Since we are unclear whether York County Rule 31 permits the exercise of such discretion as demanded by the court in Gonzales, we must examine whether the "punishment" of default judgment fits the "crime" of failure to answer the interrogatories. Goldman essentially argues that there was no wilful disobedience or deliberate disregard of a court order for two reasons: (1) there was no court order ever issued compelling the answering of the interrogatories, and (2) failure to answer interrogatories was not disobedience, but merely an inability, due to sickness, to intelligently respond to the interrogatories. Brief for Appellants at 27.

It is true that no orders were entered by the lower court compelling Goldman to answer the interrogatories before the default judgment was entered. But as appellee correctly points out, a request for an order compelling answers to interrogatories is not required by Pa.R.C.P. 4019 or York County Rule 31. Brief for Appellee at 25. However, appellant argues that the entry of the severe sanction of default is punishment not befitting the crime and therefore

[ 325 Pa. Super. Page 126]

    an abuse of the court's discretion, especially when other less severe sanctions were available under Pa.R.C.P. 4019.

Rule 4006 of the Pa.Rules of Civil Procedure requires a party served with interrogatories to answer within thirty (30) days after service of the interrogatories. Appellee served its interrogatories on Goldman on February 13, 1981. No answers were served on appellee, despite two written reminders by appellee to Goldman in March and April. In late May or June 1981, the president and principal officer of Goldman suffered a heart attack and was ill for several months. It was this person who alone, apparently, possessed the knowledge and information necessary to answer the interrogatories. On August 10, 1981, appellee's motion for sanctions for failure to answer the interrogatories was filed. At this time, according to the Deposition of Murray H. Goldman, the president of Goldman was still incapacitated and unable to answer the interrogatories. Goldman filed an answer to appellee's motion for sanctions shortly thereafter, which was in turn followed by appellee's answer to Goldman's answer. The record is then blank until December 17, 1981 when appellee filed its brief in support of its motion for sanctions.*fn4 Goldman was served with this brief on December 21, 1981 and thus, under York County Rule 31, had until approximately the beginning of January 1982 to file its brief. The lower court entered its order of a default judgment on January 12, 1982.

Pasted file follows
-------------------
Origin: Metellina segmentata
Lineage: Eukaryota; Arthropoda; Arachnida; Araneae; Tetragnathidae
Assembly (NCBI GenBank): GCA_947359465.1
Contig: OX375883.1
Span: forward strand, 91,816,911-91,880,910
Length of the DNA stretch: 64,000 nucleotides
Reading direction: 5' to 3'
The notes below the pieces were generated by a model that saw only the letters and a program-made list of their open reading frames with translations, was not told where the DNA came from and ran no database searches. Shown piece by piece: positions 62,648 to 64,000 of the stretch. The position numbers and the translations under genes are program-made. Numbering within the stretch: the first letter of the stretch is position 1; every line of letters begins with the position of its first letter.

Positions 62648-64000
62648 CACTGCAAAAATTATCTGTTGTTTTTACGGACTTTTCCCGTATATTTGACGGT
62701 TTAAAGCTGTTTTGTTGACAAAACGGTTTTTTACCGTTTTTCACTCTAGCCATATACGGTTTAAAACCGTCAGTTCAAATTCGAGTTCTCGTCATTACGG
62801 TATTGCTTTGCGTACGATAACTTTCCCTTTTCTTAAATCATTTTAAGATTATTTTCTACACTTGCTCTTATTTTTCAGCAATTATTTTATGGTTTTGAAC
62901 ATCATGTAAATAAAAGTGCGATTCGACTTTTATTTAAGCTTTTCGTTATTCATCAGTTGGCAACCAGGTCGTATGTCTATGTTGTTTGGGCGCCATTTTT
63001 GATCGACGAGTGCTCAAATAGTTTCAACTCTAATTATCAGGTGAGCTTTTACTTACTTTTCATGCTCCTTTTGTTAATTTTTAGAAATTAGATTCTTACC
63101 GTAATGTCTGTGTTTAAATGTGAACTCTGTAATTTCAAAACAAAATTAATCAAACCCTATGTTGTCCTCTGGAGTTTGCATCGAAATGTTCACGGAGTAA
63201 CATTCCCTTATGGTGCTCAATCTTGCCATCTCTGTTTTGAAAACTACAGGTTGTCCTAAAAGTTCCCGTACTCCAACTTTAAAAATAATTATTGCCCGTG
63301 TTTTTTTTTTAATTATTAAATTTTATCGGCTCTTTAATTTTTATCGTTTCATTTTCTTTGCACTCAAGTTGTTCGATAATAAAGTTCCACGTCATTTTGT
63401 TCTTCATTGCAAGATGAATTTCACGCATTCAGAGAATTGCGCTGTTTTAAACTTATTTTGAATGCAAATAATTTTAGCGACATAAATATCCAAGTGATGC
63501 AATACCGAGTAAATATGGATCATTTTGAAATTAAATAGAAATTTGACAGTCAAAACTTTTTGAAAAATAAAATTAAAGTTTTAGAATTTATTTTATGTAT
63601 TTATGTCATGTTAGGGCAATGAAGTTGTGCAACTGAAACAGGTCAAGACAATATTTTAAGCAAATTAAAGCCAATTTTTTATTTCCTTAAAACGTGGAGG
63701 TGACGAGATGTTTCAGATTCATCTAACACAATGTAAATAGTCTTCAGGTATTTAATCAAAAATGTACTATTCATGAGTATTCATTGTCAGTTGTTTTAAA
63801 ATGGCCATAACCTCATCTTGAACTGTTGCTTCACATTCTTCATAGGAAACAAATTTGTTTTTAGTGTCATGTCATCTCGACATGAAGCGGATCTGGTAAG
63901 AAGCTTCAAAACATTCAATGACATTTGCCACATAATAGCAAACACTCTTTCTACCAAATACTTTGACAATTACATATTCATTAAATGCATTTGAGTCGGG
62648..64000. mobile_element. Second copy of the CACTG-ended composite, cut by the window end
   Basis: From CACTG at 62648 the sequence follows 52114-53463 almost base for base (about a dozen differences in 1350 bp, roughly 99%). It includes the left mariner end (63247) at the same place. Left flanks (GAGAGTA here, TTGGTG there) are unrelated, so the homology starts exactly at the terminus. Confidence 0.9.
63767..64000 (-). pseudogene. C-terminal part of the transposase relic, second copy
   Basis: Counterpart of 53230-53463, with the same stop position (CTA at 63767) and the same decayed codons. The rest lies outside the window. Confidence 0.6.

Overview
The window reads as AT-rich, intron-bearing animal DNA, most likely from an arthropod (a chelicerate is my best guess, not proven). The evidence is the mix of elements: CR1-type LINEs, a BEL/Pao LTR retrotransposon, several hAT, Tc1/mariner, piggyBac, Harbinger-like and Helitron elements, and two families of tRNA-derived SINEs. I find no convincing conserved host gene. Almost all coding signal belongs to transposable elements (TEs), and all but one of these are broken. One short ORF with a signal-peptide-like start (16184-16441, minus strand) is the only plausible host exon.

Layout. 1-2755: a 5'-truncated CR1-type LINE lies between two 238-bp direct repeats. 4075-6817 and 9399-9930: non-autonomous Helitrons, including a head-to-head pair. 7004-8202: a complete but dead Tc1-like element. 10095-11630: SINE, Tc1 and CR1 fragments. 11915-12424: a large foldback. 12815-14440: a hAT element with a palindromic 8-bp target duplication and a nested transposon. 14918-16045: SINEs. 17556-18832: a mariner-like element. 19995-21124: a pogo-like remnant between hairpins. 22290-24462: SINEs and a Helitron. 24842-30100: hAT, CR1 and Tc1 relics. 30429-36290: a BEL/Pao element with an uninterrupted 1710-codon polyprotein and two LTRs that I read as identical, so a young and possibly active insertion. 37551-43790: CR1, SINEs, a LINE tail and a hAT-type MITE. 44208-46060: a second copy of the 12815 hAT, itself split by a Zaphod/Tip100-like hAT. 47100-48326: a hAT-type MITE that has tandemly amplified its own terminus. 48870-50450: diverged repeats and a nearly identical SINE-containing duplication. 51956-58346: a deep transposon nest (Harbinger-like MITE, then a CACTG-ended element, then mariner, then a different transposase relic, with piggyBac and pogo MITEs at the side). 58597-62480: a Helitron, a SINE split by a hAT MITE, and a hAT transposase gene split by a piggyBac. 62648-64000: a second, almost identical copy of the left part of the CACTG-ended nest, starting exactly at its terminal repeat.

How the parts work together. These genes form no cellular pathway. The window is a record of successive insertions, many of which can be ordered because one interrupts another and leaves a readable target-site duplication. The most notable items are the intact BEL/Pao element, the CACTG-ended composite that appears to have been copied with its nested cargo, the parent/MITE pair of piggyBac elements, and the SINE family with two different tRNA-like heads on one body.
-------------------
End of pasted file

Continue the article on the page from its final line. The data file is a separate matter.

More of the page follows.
Bassion v. Janczak, 299 Pa. Super. 195, 198 n. , 445 A.2d 521, 522 n. (1982) (dissenting opinion by Hoffman, J.) suggests the following procedures to be used after a sanction has been imposed and appealed:

We do not condone unnecessary delay in proceedings such as these. However, we find that, due to the combination of the possible automatic application of York County Rule 31, the unduly harsh sanction of a default judgment when other sanctions were readily available, and the uncertainty of the record as to Goldman's reasons for not filing interrogatories, this case should be remanded to the lower court. The lower court should permit Goldman a reasonable time to file a reply brief in opposition to appellee's motion for sanctions, and then, assuming Goldman files such a brief, the court should conduct a hearing on the motion and enter whatever sanctions against Goldman it feels appropriate under Rule 4019(c). Shapiro v. Albright, 287 Pa. Super. 414, 430 A.2d 672 (1981).

We vacate the order of January 12, 1982 entering a default judgment against both appellants and remand the case for further proceedings consistent with this opinion.

Order vacated and case remanded. Jurisdiction is relinquished.